by Matthew W. Bassford
In writing his gospel, the apostle John often likes to group Jesus’ “I am” statements with events that define that characteristic. “I am the bread of life,” follows the feeding of the 5000, “I am the resurrection and the life,” precedes the raising of Lazarus, and so on.
This certainly is the case with His statement in John 8:12, “I am the light of the world.” In John 9:1-8, Jesus illustrates this claim by using His power to give sight to a man who was blind from birth.
However, this narrative focuses not so much on the miracle itself as it does on the reactions to the miracle. Even though several different groups see the light of Christ, only one person reacts favorably to it. Sadly, today many people reject Him for similar reasons. Let’s consider these things this evening as we ponder Jesus, the light of the world.
A Challenge to Tradition
In this story, Jesus appears in three different ways, and the first is as a challenge to tradition. Look at John 9:9-17. The Pharisees’ reaction here is fascinating. Rather than marveling that a miracle has taken place right there in their neighborhood, they get hung up on the fact that the miracle was performed on the Sabbath.
Some argue, unsuccessfully, that they should pay more attention to the miracle than to when it happened. However, the consensus that emerges is that Jesus can’t be from God because in working a miracle, He broke the Sabbath. Rather than evaluating their traditions in the light of the Lord, they evaluate the Lord in the light of their traditions.
Obviously, there are lots of potshots we could take at the denominational world for the way they reject Jesus in favor of their traditions. However, focusing on somebody else’s spiritual problems never made any of us more righteous. Instead, we must ask whether our own traditional views keep us from seeing the true Jesus.
Indeed, if the Jesus we see does not challenge us, we are not seeing the true Jesus. The true Jesus exalts the poor and pronounces woes on the wealthy. The true Jesus reaches out to the marginalized and unwelcome. The true Jesus celebrates the humble heart of the penitent sinner while condemning the religious elite. The true Jesus warns us not to be distracted by political issues from the spiritual issues that will destroy us. He tells us that we must take up our crosses and follow. Our Lord is an amazing Master, but if we find Him easy to hear, we aren’t listening hard enough.
A Threat to Social Standing
Second, this story presents Jesus as a threat to social standing. Let’s keep going in John 9:18-23. In their quest to expose Jesus as a fraud, the Pharisees summoned the blind man’s parents. Even though the parents surely must have known that a miracle has happened, in their answers to the Pharisees, they are as evasive as they possibly can be. They know that if they acclaim Jesus as the Messiah, they’ll be thrown out of the synagogue, so they refuse to acknowledge the truth.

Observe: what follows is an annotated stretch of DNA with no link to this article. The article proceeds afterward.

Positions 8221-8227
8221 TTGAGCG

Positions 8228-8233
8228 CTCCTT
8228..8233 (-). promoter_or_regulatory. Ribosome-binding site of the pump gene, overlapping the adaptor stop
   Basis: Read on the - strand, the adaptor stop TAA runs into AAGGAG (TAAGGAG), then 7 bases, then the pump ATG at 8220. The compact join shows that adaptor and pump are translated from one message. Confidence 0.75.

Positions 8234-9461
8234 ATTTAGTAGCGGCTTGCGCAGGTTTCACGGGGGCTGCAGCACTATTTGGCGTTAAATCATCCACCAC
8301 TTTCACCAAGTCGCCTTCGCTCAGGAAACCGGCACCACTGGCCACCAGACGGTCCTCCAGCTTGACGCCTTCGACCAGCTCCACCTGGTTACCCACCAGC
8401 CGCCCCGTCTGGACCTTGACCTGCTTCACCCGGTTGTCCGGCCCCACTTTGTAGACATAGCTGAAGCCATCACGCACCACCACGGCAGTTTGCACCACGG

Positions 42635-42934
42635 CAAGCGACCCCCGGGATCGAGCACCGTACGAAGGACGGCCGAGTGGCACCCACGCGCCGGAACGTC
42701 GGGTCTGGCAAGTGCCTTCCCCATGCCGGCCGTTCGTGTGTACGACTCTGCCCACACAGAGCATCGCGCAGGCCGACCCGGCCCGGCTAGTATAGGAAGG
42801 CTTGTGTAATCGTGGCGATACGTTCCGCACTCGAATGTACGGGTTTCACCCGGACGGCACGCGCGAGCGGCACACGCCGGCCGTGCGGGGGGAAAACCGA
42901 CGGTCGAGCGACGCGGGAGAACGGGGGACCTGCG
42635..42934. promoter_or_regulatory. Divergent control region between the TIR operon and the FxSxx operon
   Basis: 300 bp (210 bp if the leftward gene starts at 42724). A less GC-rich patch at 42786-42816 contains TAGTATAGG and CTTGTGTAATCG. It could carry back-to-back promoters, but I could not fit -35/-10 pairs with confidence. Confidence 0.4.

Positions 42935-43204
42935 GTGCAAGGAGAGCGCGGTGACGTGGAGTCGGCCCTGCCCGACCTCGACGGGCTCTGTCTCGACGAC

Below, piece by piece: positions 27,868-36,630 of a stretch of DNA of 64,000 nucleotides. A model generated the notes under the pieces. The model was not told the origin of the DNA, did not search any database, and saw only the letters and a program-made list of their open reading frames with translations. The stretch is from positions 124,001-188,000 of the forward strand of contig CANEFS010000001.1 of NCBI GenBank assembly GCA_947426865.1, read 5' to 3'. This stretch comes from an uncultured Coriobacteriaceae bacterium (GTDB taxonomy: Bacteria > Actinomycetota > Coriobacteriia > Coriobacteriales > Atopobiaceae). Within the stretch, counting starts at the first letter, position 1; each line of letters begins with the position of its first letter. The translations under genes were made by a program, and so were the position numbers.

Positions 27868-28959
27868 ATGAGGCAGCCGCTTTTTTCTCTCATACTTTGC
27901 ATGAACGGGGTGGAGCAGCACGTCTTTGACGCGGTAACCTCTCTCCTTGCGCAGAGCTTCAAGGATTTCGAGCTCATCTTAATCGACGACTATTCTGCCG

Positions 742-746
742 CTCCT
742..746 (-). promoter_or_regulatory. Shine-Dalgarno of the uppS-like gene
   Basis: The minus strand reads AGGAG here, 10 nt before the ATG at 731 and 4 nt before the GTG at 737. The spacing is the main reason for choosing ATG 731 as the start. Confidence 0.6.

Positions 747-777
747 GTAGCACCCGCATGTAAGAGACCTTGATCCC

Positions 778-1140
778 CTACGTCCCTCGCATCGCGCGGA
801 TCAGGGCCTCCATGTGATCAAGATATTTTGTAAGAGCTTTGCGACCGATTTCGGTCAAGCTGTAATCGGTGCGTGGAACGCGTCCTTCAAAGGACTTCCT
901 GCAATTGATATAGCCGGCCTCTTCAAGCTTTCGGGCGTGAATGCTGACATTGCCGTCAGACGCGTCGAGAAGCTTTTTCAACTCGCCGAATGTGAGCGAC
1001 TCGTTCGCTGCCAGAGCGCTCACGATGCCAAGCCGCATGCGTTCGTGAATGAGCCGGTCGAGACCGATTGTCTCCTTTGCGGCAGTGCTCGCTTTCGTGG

On one level, this works really well. They don’t make the Pharisees angry, so they get to stay in the synagogue. The problem is that Jesus really did heal their son and really is the Messiah, so they knowingly have rejected their hope of eternal life to avoid social discomfort. They knew the truth about Jesus, but they refused to tell the truth.
It’s easy for us to shake our heads in contempt at the blind man’s parents. They knew that Jesus worked miracles, but that mattered less to them than staying on good terms with the Pharisees. Pretty dumb, huh?
Well, how about us? We know the truth about Jesus. Every one of us who is a Christian has professed that He is the Christ, the Son of the living God.
However, how often in our lives is the truth about Jesus less important than our social standing? How often do we have an opportunity to share our faith with an outsider, but we remain silent because we’re afraid it will ruin our relationship with them? Maybe the light of Jesus shining on our lives reveals that we are more like the parents of the blind man than we care to admit.
A Man from God
The final perspective on Jesus in this story, though, is that He is a man from God. Consider John 9:24-34. In his own words, the formerly blind man is a man with one idea. He knows that he was blind, but now he can see. He is willing to follow that fact where it leads. Because Jesus could not have done that if He had not been from God, Jesus must be from God.
This is a deeply unpopular conclusion. In response, the Pharisees ridicule Jesus. They try to pick holes in his story. They ridicule him too. In response to it all, the formerly blind man clings to the one thing he knows. In the face of that one thing, the Pharisees lose the argument, and they acknowledge that they have lost by throwing him out of the synagogue.
This looks like a deeply negative outcome for the formerly blind man, and in some ways, it is. However, it also is a deeply positive outcome because he is the only one who pleases God.
Our application is simple. Like the formerly blind man, we need to know one thing. The apostle Paul knew one thing. He tells the Corinthians in I Corinthians 2 that among them, he determined to know nothing except Christ, and Him crucified.
So too for us. If the one thing we know is that Jesus is the Christ, and we are willing to follow that fact wherever it leads, we will end up in the right place. The true problems in our lives don’t arise when we remember that fact. They arise when we forget it.